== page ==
An American Piano Odyssey - Eugene Barban, piano

Complete Album Notes

(Click album cover to return to album)

An American Piano Odyssey - Front CoverThis album contains a collection of pieces that represent a true odyssey through American piano music. The music hails from quite different periods and demonstrates different styles. Four of the five composers are dead. Louis Moreau Gottschalk, who died in 1869, was America’s first musical superstar. Samuel Barber died in 1981, while Norman Dello Joio passed away in 2008 and Benjamin Lees in 2010. Bolcom, Dello Joio and Lees personally provided brief notes about their music.

Samuel Barber’s (1910-1981) Nocturne is subtitled Homage to John Field, the Irish pianist and composer generally credited with creating the nocturne. Like the nocturnes of Field and Chopin, the writing is firmly rooted in a sense of key, and is characterized by an arpeggiated accompaniment supporting a long cantabile line graced with elaborate fioratura. Pas de Deux was arranged for piano by Barber from Souvenirs, his ballet suite for orchestra. The long expressive melodic line is imitated in the treble over a supporting harmonic progression thus giving the effect of a “pas de deux.”

William Bolcom (b1938) wrote: “The Graceful Ghost is a reminiscence of my father. In this piece I have tried to imagine an extension of Louis Chauvin’s gentle French Creole quality. It was written in 1970, the year my father passed away. It is the first of a group entitled Three Ghost Rags, the other two being The Poltergeist and Dream Shadows.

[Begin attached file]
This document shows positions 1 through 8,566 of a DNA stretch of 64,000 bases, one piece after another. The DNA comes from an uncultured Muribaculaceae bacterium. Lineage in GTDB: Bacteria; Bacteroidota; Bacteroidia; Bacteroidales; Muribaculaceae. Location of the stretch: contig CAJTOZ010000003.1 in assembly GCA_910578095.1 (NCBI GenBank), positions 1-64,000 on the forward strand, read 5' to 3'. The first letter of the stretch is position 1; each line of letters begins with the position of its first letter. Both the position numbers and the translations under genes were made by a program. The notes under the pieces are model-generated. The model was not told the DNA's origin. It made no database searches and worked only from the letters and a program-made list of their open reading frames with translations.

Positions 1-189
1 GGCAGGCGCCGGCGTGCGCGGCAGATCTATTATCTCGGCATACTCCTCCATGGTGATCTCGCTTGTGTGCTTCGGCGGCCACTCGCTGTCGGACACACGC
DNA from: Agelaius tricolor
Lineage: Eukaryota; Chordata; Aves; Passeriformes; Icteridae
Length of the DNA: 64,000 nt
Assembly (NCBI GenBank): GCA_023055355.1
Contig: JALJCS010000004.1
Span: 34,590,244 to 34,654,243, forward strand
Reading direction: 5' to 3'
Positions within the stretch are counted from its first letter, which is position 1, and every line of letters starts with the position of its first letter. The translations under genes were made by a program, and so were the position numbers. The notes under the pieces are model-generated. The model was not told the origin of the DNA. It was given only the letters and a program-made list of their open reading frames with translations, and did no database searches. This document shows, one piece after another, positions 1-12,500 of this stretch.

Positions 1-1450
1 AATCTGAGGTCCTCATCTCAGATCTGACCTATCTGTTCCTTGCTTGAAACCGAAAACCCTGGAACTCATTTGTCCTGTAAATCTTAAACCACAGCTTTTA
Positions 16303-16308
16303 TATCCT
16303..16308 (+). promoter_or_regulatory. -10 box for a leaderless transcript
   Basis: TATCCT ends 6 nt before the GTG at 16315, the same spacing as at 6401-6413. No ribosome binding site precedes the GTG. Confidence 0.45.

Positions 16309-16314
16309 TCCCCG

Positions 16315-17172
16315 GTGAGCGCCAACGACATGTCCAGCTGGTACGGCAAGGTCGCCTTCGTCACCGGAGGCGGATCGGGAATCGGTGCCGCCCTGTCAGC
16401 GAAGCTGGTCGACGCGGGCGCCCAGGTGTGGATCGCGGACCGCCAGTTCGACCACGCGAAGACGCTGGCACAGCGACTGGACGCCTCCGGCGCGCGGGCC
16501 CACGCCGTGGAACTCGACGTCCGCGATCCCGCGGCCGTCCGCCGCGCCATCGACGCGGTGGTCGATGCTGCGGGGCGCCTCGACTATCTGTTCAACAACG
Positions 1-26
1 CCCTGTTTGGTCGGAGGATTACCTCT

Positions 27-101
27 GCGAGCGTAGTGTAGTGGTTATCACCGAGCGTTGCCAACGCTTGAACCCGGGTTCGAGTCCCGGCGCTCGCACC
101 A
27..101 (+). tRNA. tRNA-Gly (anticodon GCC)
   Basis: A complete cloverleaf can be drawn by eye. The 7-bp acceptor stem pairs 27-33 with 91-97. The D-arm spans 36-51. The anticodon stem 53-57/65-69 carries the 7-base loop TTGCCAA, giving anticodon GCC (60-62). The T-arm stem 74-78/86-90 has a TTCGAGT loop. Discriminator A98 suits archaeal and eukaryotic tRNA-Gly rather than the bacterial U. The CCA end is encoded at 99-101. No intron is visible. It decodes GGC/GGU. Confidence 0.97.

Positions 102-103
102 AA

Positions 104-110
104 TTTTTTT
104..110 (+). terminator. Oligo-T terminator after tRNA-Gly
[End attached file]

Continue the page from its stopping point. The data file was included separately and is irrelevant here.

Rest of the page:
Norman Dello Joio (1913-2008) wrote: “My third piano sonata was written in 1949. It is in four movements: Variations, Scherzo, Adagio, and Allegro. It was premiered in performance by Jorge Bolet at Carnegie Hall in 1952. The whole work is based on a Gregorian theme, a Kyrie of the Mass of the Angels."

Benjamin Lees (1924-2010) wrote: "Odyssey I was written in 1970 for the pianist John Ogdon. It is an exploration of textures and techniques, together with a working out of musical materials which seem to generate a sense of journey through some surrealistic landscape. There is both violence and lyricism, each sharing equal space in the construction of this work. Odyssey II was composed in 1986. Again, there is a feeling of journeying through some strange landscape. This time, however, the emphasis is on ornamental figurations, dramatic outbursts alternating with calmer sections. Odyssey I and II share in compositional development. This lends a sense of flow to both works. The harmonic language is nether avant-garde or conservative, not that this is important in itself. The composer has chosen the language best suited to his needs at a particular time for a particular purpose."

Louis Moreau Gottschalk (1829-1869) was born in New Orleans, and at age 12 was sent to Paris to study. Even though rejected by the Conservatoire because he was an American, he rapidly achieved success. Chopin exclaimed upon hearing him play, ”Vous serez le roi de pianists.” (You will be the king of pianists.) Gottschalk was greatly influenced by the music of the South and the Caribbean. For instance, La Savane is based upon a Creole ballad. And O ma chamante, épargnez-moi (”Oh my charmer, spare me”) with its habanera rhythm also captures the passion of Creole music. Gottschalk ended all his American concerts with the rousing Tournament Galop. One can surely imagine a horse galloping along as you hear this sprightly piece.


Recorded December 1996 at the John Addison Concert Hall in Fort Washington, Maryland on a Steinway Model D grand piano kept in tune by Marshall Hawkins. The producer and editor was David v. R. Bowles, who also did the mastering. Edward J. Kelly was the recording engineer. Graphic design was done by John DesMarteau MD.

©1997, 2012 Americus Records, Inc. All rights reserved.